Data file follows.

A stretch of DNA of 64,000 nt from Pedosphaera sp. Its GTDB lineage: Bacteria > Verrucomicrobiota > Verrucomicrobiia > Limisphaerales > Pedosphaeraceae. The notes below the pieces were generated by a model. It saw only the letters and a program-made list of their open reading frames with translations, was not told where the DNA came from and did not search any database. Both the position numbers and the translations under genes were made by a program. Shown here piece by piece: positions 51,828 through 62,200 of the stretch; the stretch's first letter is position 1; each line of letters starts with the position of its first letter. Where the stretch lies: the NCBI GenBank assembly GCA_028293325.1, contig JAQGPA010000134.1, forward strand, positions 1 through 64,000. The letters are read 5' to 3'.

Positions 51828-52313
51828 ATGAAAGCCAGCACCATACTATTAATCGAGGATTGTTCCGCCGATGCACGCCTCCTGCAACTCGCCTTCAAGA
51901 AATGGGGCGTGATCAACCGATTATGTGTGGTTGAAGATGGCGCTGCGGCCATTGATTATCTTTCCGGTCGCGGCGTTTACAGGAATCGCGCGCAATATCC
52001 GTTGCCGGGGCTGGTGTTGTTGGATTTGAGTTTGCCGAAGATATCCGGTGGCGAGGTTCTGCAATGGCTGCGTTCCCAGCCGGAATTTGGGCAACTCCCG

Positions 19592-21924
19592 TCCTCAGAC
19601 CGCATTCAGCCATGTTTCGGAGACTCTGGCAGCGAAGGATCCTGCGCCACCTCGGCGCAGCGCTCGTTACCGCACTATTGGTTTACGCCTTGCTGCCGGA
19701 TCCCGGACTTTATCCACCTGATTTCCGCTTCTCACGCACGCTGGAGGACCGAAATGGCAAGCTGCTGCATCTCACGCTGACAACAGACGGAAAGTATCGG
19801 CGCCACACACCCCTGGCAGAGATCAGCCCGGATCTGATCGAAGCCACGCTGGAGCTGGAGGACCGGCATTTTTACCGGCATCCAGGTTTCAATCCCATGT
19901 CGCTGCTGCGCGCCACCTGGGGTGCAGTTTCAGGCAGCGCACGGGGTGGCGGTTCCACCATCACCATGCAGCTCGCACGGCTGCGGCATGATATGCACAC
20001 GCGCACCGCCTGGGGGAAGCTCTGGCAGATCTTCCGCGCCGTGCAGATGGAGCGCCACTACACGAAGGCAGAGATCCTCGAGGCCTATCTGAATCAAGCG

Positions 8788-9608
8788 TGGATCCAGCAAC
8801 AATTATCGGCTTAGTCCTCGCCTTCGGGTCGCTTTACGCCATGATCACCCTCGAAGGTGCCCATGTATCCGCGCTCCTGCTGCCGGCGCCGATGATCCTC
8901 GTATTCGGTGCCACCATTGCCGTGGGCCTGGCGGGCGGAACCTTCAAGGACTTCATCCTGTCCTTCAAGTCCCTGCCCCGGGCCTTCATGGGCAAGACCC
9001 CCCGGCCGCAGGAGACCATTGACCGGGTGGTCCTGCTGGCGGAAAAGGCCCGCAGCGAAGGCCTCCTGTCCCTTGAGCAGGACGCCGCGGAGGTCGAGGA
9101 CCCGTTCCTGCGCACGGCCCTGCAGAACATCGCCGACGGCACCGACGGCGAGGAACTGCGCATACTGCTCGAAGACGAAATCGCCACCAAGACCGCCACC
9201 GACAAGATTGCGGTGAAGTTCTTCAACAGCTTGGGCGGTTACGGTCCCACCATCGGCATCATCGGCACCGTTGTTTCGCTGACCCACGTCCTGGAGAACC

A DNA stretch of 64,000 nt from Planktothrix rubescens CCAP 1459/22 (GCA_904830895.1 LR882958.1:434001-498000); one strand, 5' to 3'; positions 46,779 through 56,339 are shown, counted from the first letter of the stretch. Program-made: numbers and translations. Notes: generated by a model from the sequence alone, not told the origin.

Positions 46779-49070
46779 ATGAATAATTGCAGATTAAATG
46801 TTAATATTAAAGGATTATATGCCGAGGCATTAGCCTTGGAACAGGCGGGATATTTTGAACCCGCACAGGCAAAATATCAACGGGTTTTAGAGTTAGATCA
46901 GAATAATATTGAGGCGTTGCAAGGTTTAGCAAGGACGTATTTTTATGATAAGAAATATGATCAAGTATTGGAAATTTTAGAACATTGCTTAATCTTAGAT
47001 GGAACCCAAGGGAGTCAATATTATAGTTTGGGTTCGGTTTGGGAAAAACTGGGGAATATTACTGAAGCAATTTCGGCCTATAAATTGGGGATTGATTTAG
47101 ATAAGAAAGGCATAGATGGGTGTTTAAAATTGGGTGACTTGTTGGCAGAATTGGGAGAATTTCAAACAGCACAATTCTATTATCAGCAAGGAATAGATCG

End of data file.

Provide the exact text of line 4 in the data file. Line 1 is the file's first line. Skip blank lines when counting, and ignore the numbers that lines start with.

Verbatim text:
51901 AATGGGGCGTGATCAACCGATTATGTGTGGTTGAAGATGGCGCTGCGGCCATTGATTATCTTTCCGGTCGCGGCGTTTACAGGAATCGCGCGCAATATCC